The Companys financing strategy is to provide capital to fund its investment activities, while maintaining, over time, a relatively conservative leverage ratio, debt maturity dates which are staggered and actively managing borrowing costs. Historically, the Company has generated capital using bank credit facilities, construction loans or mortgage notes payable secured by underlying properties. The Company has also raised capital through sales of assets, contribution of assets into joint ventures, and the issuance of equity securities. During 2011, the Company had the following financing activities:
The Companys business operations are subject to various federal, state and local environmental laws and regulations governing land, water and wetlands resources. Among these are certain laws and regulations under which an owner or operator of real estate could become liable for the costs of removal or remediation of certain hazardous or toxic substances present on or in such property. Such laws often impose liability without regard to whether the owner knew of, or was responsible for, the presence of such hazardous or toxic substances. The presence of such substances, or the failure to properly remediate such substances, may subject the owner to substantial liability and may adversely affect the owners ability to develop the property or to borrow using such real estate as collateral. The Company typically manages this potential liability through performance of Phase I Environmental Site Assessments and, as necessary, Phase II environmental sampling, on properties it acquires or develops, although no assurance can be given that environmental liabilities do not exist, that the reports revealed all environmental liabilities or that no prior owner created any material environmental condition not known to the Company. In certain situations, the Company has also sought to avail itself of legal and regulatory protections offered by federal and state authorities to prospective purchasers of property. Where applicable studies have resulted in the determination that remediation was required by applicable law, the necessary remediation is typically incorporated into the development activity of the relevant property. Compliance with other applicable environmental laws and regulations is similarly incorporated into the redevelopment plans for the property. The Company is not aware of any environmental liability that the Companys management believes would have a material adverse effect on the Companys business, assets or results of operations.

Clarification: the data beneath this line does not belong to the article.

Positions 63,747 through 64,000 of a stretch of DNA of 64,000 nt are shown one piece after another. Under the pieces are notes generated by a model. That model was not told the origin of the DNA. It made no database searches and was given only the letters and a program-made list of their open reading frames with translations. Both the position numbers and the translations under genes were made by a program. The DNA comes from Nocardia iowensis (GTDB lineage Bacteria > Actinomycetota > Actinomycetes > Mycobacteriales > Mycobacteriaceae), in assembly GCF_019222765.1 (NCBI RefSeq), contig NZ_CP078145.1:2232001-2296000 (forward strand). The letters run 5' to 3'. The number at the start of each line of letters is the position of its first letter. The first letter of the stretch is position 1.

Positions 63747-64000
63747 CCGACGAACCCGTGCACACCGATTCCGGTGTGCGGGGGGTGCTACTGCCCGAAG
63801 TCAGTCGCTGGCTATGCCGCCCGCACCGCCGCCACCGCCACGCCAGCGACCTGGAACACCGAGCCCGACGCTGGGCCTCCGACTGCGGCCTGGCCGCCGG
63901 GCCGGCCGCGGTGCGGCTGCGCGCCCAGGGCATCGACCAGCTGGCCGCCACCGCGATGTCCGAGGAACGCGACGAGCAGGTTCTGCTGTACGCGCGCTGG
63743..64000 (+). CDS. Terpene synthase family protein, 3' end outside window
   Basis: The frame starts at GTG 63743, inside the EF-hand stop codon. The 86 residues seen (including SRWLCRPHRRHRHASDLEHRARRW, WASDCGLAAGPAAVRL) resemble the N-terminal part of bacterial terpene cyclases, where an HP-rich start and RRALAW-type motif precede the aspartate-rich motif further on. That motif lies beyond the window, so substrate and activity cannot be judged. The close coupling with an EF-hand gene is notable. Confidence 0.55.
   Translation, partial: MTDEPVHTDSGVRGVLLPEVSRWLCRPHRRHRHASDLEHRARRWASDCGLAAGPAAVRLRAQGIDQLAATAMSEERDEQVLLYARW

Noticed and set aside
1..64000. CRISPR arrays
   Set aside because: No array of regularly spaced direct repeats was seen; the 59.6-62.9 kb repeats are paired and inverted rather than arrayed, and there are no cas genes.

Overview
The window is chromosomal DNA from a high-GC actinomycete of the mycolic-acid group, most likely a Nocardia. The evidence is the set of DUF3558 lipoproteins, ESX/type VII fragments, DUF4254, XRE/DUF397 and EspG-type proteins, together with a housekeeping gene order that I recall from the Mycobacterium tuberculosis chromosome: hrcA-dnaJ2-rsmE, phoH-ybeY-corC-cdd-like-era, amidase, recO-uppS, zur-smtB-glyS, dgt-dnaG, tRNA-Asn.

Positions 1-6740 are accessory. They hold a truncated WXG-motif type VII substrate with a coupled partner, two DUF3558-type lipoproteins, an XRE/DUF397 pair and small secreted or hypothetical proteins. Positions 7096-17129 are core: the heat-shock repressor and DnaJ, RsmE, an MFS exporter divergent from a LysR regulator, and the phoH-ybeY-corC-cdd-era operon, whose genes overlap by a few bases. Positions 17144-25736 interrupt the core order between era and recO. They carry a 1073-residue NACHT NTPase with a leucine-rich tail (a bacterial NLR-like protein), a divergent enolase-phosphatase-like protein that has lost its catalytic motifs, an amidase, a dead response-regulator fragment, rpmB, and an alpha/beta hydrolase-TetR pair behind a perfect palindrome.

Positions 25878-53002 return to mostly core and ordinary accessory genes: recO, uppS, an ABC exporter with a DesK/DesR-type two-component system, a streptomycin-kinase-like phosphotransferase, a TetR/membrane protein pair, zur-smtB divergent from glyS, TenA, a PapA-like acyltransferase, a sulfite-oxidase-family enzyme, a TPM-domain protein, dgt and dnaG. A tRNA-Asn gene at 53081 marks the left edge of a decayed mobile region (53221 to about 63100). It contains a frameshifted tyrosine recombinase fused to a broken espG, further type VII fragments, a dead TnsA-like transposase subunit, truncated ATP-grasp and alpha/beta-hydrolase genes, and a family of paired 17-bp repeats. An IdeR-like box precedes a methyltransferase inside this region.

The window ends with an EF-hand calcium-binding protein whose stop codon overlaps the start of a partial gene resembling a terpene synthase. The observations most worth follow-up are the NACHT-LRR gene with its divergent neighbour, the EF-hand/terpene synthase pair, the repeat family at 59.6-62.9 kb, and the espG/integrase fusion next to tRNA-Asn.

Certain environmental laws impose liability on a previous owner of property to the extent that hazardous or toxic substances were present during the prior ownership period. A transfer of the property does not necessarily relieve an owner of such liability. Thus, although the Company is not aware of any such situation, the Company may be liable in respect to properties previously sold. The Company believes that it and its properties are in compliance in all material respects with all applicable federal, state and local laws, ordinances and regulations governing the environment.
The Company owns several different real estate products, most of which are located in markets that include other real estate products of the same or similar type. The Company competes with other real estate owners with similar properties located in its markets, and distinguishes itself to tenants/buyers primarily on the basis of location, rental rates/sales prices, services provided, reputation and the design and condition of the facilities. The Company also competes with other real estate companies, financial institutions, pension funds, partnerships, individual investors and others when attempting to acquire and develop properties.
Executive Offices; Employees
The Registrants executive offices are located at 191 Peachtree Street, Suite 500, Atlanta, Georgia 30303-1740. At December 31, 2011, the Company employed 320 people.
The Company makes available free of charge on the Investor Relations page of its website, www.cousinsproperties.com, its filed and furnished reports on Forms 10-K, 10-Q and 8-K, and all amendments thereto, as soon as reasonably practicable after the reports are filed with or furnished to the Securities and Exchange Commission (the SEC).